Weight is a very poor proxy for fitness (even though culturally we think fitness = “being in shape”). Increasing activity improves fitness but does not lead to lower weight. Fitness declines with age, but this is not a given. Improving recovery is an ‘easy’ win for everyone.
THE FULL ANALYSIS
Revvo is the first exercise bike to measure an individual’s fitness profile : Aerobic Fitness/VO2Max, Recovery and Endurance/Threshold. And right from the earliest test, we’ve captured information on the individual’s demographics and current weight, activity levels (mainly because it was required pre-screening information).
While we’re definitely not the first to aim to understand how these different variables correlate, the fact that we are measuring a wider range of variables on the same individuals with a pretty high degree of accuracy and consistency should hopefully provide some additional insight. Details on the test methodology can be found here: Revvo: Science.
1. We tested people across a wide range of fitness levels
While our sample is not a fully representative one (we do not have many at the lowest and highest ends of the fitness spectrum), it does represent a broad spectrum of fitness levels – both in terms of VO2Max and Recovery.
Interestingly, Recovery is skewed lower than the VO2Max results and this is something that we’ve anecdotally observed in quite a few “fit” individuals. Recovery is partly an indicator of lifestyle – stress, lack of sleep will show up here. So if you’re looking to enhance performance or general wellness, check your heart rate recovery status — sleeping better and reducing stress might give you immediate results.
2. If you’re already fit, focus on recovery
In fact this opportunity to improve Recovery becomes more obvious when you cross-analyze VO2Max and Recovery data. In general, there is a positive correlation between the two i.e. higher the VO2Max, higher the expected Recovery. However this is a weak correlation as you’ll see from the plot.
I’ve often seen people with relatively poor VO2Max scores who’re doing fine from a health perspective since their heart rate recovery is good and also fit people with poor recovery that indicates underlying health issues (perhaps genetics the culprit here rather than lifestyle). Fit people also often have poor recovery due to excessive training loads i.e. if you ran an ultra-marathon over the weekend, it will take a few days for recovery to return to normal levels.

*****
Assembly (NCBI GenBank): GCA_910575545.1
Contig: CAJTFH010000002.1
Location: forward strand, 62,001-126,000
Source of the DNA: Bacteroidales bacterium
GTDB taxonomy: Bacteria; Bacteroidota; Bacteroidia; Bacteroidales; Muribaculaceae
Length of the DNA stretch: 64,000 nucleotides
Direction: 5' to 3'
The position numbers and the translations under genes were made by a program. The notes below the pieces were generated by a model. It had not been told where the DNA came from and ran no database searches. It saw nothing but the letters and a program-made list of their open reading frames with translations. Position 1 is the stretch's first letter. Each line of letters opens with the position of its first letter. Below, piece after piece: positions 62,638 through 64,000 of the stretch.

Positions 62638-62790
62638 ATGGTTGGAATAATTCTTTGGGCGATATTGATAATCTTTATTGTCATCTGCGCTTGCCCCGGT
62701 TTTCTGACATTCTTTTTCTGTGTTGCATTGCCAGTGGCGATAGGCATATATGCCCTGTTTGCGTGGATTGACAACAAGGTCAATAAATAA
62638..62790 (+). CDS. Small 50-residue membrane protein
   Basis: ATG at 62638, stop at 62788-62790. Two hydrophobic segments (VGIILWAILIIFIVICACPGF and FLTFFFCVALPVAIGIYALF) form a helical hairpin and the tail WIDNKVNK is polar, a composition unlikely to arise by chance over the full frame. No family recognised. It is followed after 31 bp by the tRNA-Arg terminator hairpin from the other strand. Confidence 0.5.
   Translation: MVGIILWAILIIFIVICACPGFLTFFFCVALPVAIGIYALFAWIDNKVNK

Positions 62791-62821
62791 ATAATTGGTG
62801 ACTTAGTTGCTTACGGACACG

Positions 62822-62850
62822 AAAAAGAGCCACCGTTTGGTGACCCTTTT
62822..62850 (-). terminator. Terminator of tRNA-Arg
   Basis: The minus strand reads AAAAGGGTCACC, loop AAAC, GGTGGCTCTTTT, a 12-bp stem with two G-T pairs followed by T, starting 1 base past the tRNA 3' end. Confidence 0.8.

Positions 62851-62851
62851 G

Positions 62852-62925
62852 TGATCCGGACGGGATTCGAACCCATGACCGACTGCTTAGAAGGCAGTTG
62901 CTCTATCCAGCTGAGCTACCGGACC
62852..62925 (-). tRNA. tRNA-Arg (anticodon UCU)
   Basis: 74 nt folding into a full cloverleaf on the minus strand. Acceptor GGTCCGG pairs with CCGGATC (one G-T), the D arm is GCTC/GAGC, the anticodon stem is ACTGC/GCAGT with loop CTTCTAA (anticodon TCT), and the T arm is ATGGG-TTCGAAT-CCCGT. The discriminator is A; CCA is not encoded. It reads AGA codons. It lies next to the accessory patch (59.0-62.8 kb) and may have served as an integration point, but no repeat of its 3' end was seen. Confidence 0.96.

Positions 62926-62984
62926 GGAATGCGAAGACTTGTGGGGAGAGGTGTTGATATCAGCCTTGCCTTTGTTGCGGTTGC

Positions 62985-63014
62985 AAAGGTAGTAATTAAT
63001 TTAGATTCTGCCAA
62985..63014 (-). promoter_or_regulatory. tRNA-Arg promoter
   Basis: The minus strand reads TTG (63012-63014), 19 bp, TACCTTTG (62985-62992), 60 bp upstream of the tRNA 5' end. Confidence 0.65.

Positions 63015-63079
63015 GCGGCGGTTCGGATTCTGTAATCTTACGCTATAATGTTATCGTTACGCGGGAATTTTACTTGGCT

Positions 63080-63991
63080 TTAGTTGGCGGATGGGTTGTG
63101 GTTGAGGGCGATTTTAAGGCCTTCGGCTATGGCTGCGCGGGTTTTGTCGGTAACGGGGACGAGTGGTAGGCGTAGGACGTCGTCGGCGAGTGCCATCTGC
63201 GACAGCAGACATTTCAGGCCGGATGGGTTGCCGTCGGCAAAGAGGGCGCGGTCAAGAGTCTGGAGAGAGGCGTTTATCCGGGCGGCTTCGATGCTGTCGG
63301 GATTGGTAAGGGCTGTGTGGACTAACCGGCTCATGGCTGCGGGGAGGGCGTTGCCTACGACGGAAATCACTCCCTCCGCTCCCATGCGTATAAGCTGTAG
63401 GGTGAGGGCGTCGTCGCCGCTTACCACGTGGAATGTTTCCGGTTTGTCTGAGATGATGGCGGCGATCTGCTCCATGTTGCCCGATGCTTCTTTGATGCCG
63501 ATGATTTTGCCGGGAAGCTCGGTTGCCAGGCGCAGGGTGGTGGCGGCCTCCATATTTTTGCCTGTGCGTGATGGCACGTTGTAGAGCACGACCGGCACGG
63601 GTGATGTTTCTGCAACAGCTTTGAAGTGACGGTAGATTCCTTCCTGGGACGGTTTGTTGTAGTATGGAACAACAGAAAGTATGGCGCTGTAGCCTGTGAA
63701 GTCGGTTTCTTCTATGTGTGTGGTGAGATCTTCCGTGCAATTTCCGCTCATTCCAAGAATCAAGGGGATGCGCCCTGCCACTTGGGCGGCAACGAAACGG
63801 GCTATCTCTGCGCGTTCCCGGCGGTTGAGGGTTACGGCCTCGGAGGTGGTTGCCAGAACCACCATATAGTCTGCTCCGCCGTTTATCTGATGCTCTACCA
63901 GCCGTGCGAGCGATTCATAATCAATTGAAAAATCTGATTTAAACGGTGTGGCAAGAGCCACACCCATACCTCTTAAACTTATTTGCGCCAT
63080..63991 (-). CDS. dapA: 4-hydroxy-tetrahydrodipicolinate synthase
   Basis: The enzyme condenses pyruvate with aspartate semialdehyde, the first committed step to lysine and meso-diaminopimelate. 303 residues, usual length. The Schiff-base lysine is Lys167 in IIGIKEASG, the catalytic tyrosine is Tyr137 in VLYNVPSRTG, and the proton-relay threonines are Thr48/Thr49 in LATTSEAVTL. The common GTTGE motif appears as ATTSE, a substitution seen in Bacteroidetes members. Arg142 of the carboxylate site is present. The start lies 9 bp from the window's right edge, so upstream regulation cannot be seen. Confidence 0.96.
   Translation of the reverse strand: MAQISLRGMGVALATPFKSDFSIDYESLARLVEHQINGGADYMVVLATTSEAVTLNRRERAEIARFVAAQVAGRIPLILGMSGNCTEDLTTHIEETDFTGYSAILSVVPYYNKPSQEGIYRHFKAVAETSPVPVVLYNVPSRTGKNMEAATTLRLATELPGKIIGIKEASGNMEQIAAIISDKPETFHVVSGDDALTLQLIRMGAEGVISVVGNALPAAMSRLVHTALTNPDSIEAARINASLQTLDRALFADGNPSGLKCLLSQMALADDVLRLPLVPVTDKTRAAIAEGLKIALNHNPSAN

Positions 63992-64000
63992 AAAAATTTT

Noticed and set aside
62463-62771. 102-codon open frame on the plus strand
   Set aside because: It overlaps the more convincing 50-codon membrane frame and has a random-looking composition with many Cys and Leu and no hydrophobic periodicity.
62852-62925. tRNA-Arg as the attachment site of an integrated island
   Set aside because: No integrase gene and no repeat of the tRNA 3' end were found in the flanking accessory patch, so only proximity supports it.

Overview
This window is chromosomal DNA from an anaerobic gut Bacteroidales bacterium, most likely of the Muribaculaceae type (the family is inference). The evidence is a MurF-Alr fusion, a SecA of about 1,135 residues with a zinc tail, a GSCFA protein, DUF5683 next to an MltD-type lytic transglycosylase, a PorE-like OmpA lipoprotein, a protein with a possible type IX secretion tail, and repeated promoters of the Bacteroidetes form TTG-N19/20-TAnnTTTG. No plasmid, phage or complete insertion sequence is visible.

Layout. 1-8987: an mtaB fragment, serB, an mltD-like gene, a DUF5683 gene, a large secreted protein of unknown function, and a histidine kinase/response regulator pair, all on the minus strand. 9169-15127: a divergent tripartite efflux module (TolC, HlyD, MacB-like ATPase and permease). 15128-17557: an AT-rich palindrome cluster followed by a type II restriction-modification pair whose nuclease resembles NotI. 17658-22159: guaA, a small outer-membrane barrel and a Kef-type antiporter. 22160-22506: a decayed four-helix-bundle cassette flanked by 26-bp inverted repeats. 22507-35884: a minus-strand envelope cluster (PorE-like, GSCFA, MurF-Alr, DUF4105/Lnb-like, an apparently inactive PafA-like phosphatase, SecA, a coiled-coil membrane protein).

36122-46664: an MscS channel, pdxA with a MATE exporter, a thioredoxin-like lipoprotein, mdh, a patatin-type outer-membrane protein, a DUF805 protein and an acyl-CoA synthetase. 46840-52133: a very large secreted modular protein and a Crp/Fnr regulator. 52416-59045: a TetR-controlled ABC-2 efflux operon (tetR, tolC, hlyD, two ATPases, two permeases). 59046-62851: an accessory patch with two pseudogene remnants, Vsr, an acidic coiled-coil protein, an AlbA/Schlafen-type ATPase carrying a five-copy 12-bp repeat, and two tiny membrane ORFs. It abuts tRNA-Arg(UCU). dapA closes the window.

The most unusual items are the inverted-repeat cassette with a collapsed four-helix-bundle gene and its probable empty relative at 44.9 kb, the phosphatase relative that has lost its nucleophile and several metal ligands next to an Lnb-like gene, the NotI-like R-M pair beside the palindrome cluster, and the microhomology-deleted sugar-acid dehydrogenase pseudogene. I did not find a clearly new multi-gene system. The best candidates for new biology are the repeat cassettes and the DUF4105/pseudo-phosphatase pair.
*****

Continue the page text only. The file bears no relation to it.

3. You could be fat & fit or thin & unfit
We often conflate weight and fitness – but these are two semi-independent variables. We’re seeing lots of people who are relatively heavy but score pretty well on VO2Max (despite the fact that weight is the denominator in VO2Max calculations). And on the other hand many who have perfect BMI but with suffer from aerobic fitness.
Above 250lbs however, its rare to find someone who’s really fit. But below 200lbs there’s a huge variation in fitness levels – if we only analyzed that population there would be very little correlation between fitness and body weight. So just because some looks thin doesn’t mean they are fit and vice versa.
Recovery versus body weight shows the exact same pattern.
4. Being active improves fitness, but doesn’t impact body weight
We’ve now seen a ton of data confirming that activity, on its own, doesn’t seem to make much difference to body weight. And our analysis supports that conclusion.
There’s practically zero correlation between how active people say they are and how much they weigh and a slight negative correlation when you contrast BMI vs. Activity. Yet we keep telling people that they should exercise more to lose weight, setting them up for failure!
Why does increasing activity levels not help with weight loss? Vox did a fantastic summary of the available evidence in this video and article.
The real benefit of activity is an improvement in fitness – and this is what our analysis reveals as well. Higher activity levels correlate pretty well with higher levels of fitness.
And aerobic fitness (VO2Max), as I’ve explained before, is not just an indicator of athletic potential but also the single best overall indicator of health. The primary purpose of exercise is to improve the functioning of your heart and muscle. Weight loss, if it happens, is a spin-off benefit.
Therefore if you want to assess if exercise is yielding results, track your fitness level, not your body weight.
This is not of course not a perfect correlation as different types of activities have different effects: walking for an hour will not improve VO2Max as much as 10 minutes of high intensity interval training. And genetics also effects how well activity translates into an improvement. Which is why, even for people at the same level of activity, there is such a wide variation in fitness levels.
The correlation between Recovery and Activity is not as strong – and this makes sense. Lifestyle factors (sleep, stress etc.) often have a bigger effect on improving Recovery than increasing activity per se. And of course being too active can negatively impact Recovery. Recovery is intrinsically a more complex variable.
5. Fitness can – but need not – decline with age
At a general population level, VO2Max is reckoned to decline ~1% per year as we age and our analyses confirms the broad trend. However within that trend, there is huge variation: we’ve seen so many young people who are less fit than their grandparents and so many older individuals who’s fitness level has been an inspiration to me personally.
So your fitness is in your hands (or legs!).
Recovery seems to be even less correlated with declining age.